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Resilience is a buzz word

Resilience. It’s a word used these days ad nauseum to describe a deficiency in the children of this generation. But is lack of resilience a curse of our times or something that has troubled people for centuries? Did people not cope with change, disagreements, disappointment or rejection in the past in the same way as we might not cope in the 21st century? What about in developing or war torn countries? Do we lack resilience in the face of First World Problems? Is it even fair to compare? Being told about starving children in Ethiopia never made me eat my unsavoury dinner any faster when I was a child. So telling me to cope with an event now because there are homeless orphans in Syria also does not ease my pain.

I sometimes wonder if refugees who have previously endured hardship, if when they enter our society, do they complain and melt down over the things that bother me – by an unexpected bill, being kept on hold by Telstra, a travel issue with Qantas, or by their nagging whingeing children crying because they can't get something from the shop.

It came up recently because I had some home damage called "escape of liquid” after my shower taps became loose, turned on to maximum while I was at work for the day and because I had a large thick bathmat over the drain, the water flooded the bathroom, adjoining carpeted bedroom, through the floor and through to the bedroom on the ground floor below, then through the ceiling and light fitting into that bedroom. The carpets, ceiling and electrics all need to be replaced. 4 weeks later and the insurance company is still deliberating over liability. Of course I believe I should be insured for the accidental damage and I pay thousands of dollars in premiums annually to help me in situations like this. If I am not covered, I will have to pay for all damages. There goes my savings, holiday plans for next year and makes me question the value of insurance.

So when I called the insurance company this week for an update I was filled with anxiety and had to properly prepare myself for a negative outcome and predict and assess what my reaction to that outcome would be. I have had 4 weeks of anxiety and mixed feelings about an outcome I have no control over and I am left hanging, waiting. So I question myself – how resilient am I?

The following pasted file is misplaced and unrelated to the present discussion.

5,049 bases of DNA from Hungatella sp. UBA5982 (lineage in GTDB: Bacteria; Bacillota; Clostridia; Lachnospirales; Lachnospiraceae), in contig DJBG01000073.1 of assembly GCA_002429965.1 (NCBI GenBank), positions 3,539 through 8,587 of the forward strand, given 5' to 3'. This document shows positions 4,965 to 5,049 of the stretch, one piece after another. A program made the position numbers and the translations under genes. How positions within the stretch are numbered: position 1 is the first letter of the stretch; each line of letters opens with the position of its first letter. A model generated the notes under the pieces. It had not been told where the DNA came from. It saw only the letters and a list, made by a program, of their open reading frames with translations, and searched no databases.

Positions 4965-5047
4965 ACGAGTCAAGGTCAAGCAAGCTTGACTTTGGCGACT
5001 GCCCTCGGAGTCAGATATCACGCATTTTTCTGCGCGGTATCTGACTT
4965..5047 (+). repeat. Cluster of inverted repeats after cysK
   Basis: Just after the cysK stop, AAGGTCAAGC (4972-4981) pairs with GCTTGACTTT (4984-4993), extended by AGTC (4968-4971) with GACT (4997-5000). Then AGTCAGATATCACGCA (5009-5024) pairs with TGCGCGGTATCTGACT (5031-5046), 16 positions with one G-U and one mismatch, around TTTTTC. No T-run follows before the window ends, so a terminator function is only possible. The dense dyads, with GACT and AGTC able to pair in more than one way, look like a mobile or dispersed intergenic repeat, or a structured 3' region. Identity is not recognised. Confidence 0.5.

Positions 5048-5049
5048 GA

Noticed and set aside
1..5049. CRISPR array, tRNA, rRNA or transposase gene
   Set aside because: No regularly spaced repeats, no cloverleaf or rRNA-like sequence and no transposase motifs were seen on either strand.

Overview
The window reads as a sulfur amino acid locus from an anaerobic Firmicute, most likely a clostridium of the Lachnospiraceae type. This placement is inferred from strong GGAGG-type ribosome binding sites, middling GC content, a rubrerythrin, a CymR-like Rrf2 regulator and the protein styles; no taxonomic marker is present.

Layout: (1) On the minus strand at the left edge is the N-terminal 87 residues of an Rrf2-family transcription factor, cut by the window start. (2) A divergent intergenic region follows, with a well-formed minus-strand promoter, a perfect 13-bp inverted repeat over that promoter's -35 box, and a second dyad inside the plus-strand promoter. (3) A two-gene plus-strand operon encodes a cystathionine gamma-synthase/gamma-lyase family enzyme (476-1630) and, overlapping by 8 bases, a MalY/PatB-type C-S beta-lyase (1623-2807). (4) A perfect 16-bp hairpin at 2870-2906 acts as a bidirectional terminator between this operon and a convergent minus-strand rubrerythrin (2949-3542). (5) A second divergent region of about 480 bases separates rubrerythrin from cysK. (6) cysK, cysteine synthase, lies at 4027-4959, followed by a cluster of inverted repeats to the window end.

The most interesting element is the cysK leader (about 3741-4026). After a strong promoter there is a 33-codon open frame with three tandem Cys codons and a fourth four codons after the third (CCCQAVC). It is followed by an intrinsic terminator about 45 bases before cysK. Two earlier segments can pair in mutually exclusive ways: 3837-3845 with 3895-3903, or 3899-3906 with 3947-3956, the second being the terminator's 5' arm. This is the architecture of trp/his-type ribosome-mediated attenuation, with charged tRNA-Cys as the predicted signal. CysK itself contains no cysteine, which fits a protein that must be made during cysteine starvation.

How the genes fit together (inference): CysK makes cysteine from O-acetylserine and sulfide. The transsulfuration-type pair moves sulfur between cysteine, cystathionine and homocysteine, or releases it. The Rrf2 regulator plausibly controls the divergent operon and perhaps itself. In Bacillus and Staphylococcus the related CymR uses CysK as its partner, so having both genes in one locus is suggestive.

I have been to seminars on resilience. Mainly based on children but I feel highly relevant to me as an adult and as a general practitioner. Many times I counsel adults on work or relationship issues where they are not coping with adversity, or are experiencing multiple triggers and are now finding dealing with small matters poorly, that is they have no resilience left.

Maybe we have not been taught resilience by our parents and we have also not been teaching our own children. Has it been getting worse and worse with each generation or has resilience always been a problem? I think we can only compare the same problem amongst different people – not compare different situations and problems between different generations. And in fact I believe people have been trying to become resilient for years.

A well known poem by Rudyard Kipling called If was written in 1895 and has become an anthem for resilience and determination for soldiers and sporting teams. There are Chinese and Japanese proverbs written about resilience and inspirations from Marcus Aurelius from “Meditations” written in c150AD.

What is resilience? It is how you respond to what happens to you, how you react and how you recover. How you choose to experience the unexpected and accept your new reality, even if its less good than the one you had before, and it is learning to overcome the disappointment.

Read my next blog on How to Practice Resilience or become more resilient…

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